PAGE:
To the editor: The real tragedy here extends far beyond Steven Avery. As a result of the 10-part Netflix documentary "Making a Murderer," he may yet regain his freedom. ("Are we making too much of 'Making a Murderer'?," Opinion, Jan. 7)
But for others currently serving time for crimes they didn't commit who have not had documentaries made about their cases, there will be no justice. The value of this documentary is that it points out the deep flaws in our justice system.
Now, of course, the question is, what will we do about it?
Is it possible that Avery is guilty of murder? Sure, in the sense that anything is possible, but it is so unlikely that, after watching "Making a Murderer," the viewer is left staring at the television in horror.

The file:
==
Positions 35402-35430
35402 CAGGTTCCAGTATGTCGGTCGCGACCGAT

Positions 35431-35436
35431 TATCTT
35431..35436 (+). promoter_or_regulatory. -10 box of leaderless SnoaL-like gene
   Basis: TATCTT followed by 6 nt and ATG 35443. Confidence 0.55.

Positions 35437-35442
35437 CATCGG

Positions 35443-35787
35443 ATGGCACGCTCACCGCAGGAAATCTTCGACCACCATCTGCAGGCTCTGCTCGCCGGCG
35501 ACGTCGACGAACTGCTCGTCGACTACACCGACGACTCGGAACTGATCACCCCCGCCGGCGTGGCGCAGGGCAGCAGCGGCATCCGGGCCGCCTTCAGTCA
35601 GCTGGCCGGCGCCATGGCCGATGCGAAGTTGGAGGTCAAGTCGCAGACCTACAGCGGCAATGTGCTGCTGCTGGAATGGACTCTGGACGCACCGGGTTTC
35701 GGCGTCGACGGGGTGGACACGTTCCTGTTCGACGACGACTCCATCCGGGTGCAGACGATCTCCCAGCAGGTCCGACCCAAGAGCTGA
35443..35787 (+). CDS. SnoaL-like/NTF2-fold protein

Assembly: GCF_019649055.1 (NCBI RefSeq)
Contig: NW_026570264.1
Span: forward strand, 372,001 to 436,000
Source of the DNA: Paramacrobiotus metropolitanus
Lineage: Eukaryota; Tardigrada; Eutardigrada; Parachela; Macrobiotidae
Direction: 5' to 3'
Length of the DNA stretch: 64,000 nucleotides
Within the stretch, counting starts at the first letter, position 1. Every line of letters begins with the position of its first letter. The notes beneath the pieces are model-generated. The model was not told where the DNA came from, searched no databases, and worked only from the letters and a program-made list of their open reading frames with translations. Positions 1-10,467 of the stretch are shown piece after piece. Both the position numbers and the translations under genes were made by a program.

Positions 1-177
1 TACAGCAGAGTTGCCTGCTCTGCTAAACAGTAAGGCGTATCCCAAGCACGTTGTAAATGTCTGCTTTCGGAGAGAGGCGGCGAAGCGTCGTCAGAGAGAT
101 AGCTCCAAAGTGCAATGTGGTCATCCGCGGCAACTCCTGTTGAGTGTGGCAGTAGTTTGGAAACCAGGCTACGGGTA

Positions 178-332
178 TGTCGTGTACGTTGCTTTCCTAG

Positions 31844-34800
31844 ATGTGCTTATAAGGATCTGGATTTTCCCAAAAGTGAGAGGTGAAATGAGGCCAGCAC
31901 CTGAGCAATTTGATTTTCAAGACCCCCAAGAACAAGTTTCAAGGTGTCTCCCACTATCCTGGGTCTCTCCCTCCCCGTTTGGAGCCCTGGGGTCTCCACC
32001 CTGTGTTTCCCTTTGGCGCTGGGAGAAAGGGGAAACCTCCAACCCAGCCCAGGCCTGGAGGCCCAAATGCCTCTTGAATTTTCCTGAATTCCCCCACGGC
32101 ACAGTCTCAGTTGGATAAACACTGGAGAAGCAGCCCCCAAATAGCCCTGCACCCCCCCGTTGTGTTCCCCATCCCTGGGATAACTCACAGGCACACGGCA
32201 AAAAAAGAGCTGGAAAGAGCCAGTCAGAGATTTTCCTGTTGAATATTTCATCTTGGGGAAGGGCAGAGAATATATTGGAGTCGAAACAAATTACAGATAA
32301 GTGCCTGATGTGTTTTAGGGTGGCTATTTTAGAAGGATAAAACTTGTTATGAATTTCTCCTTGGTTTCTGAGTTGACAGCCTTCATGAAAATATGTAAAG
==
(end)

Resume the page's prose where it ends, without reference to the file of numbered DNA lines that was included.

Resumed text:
Avery's conviction rested on dubious evidence provided by the same sheriff's department that had wrongly accused him of rape 18 years before and the confession of his 16-year-old nephew, a boy so mentally handicapped that after finally confessing to murder and rape, he wondered when he could go home and watch TV.
Clearly the unprincipled investigators sought not the truth, but just a conviction.
Bart Braverman, Los Angeles